Eurasian Tree Sparrows! In my freakin’ yard!! News at 11:00! More later!!
EDIT: The story…I WAS going to go work in the office today, but woke up in the middle of the night with a massive headache. I thought I’d take it easy and work at home today. About 10:45 this morning, I looked out the sunroom window. I saw a bird in the back of the yard that looked…odd. I grabbed the binoculars, and as I started to focus on it, the bird flew…right towards me, landing in the crabapple standing 10 feet from the window. Immediately you could see it was something different…it was NOT a House Sparrow! It was a Eurasian Tree Sparrow!
I gawked for a few seconds, and then grabbed my camera that fortunately was only a few feet away. As I started snapping photos, ANOTHER Eurasian Tree Sparrow popped up in the same tree! One seemed to be following the other. At first, I thought they were both male birds, but only because I assumed they had a sexual dimorphism similar to House Sparrows. Only later did I find that no, both males and females are similar in appearance. Given the way the two birds moved together, with one always following the other, my best guess is that they were a male and female.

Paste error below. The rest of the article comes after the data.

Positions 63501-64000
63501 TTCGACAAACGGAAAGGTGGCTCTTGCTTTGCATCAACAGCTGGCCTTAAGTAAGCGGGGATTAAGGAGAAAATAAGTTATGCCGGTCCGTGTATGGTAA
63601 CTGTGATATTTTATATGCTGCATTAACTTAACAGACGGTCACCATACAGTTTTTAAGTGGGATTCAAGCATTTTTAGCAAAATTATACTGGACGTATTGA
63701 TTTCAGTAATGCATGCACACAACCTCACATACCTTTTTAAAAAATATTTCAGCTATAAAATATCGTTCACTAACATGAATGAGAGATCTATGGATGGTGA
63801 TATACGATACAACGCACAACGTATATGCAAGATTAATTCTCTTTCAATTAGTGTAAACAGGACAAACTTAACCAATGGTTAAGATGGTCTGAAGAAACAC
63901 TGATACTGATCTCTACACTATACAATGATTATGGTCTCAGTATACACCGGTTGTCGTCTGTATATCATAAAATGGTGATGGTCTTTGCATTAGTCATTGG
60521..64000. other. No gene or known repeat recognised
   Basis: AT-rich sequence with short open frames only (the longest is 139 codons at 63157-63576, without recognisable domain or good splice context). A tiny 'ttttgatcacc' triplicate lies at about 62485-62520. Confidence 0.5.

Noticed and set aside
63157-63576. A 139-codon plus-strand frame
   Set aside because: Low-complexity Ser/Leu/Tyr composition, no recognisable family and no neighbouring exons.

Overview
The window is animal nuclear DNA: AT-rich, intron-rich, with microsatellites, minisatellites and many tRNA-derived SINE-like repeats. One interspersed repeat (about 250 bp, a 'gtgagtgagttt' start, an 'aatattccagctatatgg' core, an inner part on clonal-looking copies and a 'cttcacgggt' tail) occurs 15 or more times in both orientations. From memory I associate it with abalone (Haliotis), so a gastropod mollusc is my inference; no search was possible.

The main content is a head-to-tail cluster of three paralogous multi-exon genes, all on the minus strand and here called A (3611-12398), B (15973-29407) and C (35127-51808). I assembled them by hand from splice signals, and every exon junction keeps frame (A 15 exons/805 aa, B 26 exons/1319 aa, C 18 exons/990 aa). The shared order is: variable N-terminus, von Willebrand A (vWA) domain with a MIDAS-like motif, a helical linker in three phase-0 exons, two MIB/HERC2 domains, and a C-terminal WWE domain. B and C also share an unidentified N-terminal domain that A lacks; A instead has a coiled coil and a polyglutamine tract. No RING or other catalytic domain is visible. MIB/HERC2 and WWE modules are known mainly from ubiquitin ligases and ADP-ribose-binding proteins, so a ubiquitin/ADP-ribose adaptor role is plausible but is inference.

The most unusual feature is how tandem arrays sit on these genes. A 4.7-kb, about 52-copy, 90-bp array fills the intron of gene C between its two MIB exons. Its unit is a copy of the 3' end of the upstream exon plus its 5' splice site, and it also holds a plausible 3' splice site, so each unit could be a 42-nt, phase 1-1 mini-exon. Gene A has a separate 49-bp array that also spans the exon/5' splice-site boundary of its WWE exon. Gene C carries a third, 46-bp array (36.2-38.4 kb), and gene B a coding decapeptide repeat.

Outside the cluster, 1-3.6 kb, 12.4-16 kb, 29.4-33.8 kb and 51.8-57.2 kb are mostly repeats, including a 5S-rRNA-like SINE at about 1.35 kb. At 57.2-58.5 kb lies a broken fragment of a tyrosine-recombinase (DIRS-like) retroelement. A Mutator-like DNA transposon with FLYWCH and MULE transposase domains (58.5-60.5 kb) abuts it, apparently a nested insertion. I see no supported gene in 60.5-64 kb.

They stayed in the tree for perhaps 1 1/2 minutes, during which I took as many photos as I could. During the rest of the day, there were only two other, brief sightings in my yard (one bird each time).
Why is this a big deal? They DO look somewhat similar to our everyday House Sparrow. However, Eurasian Tree Sparrows have a unique history. A small number were released near St. Louis, Missouri in 1870 by a landowner who wanted to replicate the bird life of his native Europe. IN the 148 years since then, Eurasian Tree Sparrows haven’t expanded their range much beyond their original release location. They have still almost exclusively been found in far western Illinois, far eastern Missouri, and far southeastern Iowa. In recent years, stray sightings have occurred outside this range, including areas as close as Minnesota.
But until the last 2 weeks, no live Eurasian Tree Sparrow had ever been seen in South Dakota. A couple of weeks ago, the Small family in Vermillion saw an individual bird…the first live Eurasian Tree Sparrows ever seen in the state (a deceased bird was once found)!! The two birds in my yard today thus represent only the 2nd time the species has been seen in the state.
Pretty cool!! Here’s hoping the two are a mating pair, and that they stick around my yard for the summer.
Eurasian Tree Sparrow – Passer montanus